In my early boyhood in New Brunswick, one of the oldest settled regions on the western continent, work began at early dawn, as I have said, and continued until darkness brought it to an end. Every family was clothed with the wool from its own flock of sheep grazed on the commons, and the carding, spinning, weaving, and knitting went on incessantly. There were no stoves nor lamps nor many of the conveniences now regarded as necessities. Domestic activity, centered upon the big open hearths, and for artificial light we depended upon candles of our own molding. No moment was wasted. The exigencies of the time afforded no leisure. And even these conditions, I have no doubt, were an improvement upon those which confronted the greater number of immigrants to the western world.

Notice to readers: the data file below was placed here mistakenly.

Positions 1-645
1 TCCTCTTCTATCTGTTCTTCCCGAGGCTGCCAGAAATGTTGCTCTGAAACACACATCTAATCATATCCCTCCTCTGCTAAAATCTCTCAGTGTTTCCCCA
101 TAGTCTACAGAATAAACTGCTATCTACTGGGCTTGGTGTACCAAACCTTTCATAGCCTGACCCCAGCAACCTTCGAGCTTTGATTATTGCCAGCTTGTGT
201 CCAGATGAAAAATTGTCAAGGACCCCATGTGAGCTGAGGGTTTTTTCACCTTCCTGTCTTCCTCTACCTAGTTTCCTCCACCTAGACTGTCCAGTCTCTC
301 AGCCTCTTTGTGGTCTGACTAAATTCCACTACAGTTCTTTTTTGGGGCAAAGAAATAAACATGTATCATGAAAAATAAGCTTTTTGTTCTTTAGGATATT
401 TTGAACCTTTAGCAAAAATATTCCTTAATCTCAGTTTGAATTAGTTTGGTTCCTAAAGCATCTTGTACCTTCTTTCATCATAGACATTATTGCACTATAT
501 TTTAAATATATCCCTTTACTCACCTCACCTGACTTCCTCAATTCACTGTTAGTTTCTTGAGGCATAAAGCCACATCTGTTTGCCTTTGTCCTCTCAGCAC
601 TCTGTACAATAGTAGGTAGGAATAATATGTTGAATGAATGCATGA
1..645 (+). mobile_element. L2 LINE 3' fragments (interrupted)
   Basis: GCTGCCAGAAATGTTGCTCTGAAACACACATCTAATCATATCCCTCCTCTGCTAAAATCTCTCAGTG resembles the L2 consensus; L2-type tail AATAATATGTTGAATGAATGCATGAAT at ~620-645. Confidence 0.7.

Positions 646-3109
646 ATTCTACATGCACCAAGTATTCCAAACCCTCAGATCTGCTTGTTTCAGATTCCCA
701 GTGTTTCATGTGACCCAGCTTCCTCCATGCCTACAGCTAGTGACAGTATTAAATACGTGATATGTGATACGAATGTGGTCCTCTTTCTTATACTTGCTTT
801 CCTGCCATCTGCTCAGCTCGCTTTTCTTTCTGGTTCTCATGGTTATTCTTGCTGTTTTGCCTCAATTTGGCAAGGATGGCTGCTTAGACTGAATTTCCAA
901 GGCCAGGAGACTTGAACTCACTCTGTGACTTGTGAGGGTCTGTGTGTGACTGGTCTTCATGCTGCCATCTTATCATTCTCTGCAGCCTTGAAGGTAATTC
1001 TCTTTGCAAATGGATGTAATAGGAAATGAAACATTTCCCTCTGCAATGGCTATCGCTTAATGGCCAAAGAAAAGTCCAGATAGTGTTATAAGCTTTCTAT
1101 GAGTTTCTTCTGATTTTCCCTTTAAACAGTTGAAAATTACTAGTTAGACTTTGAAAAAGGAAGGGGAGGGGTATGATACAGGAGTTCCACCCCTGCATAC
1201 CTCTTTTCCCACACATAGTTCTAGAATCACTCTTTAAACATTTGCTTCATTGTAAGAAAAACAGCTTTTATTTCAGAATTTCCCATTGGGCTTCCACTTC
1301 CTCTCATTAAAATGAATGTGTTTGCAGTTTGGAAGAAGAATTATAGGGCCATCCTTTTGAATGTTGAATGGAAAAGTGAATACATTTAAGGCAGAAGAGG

Yet life seemed to hold its full measure of happiness. There was no idleness to breed discontent. There were no false standards of living to stir up dissatisfaction and envy. The luxuries which now afford so many opportunities for excursions into the field of extravagance simply did not exist.

In the isolated logging camps in New Brunswick, Maine, Michigan, and Wisconsin, almost completely cut off from the world at large by the formidable winters, the same routine prevailed. The limited fare of salt pork, beans, bread, tea, and molasses was unvarying. Yet men thrived upon it and were reasonably content. Nor did they suffer for lack of more diversified sustenance. From this point of view their health was better than that of workmen of the present day.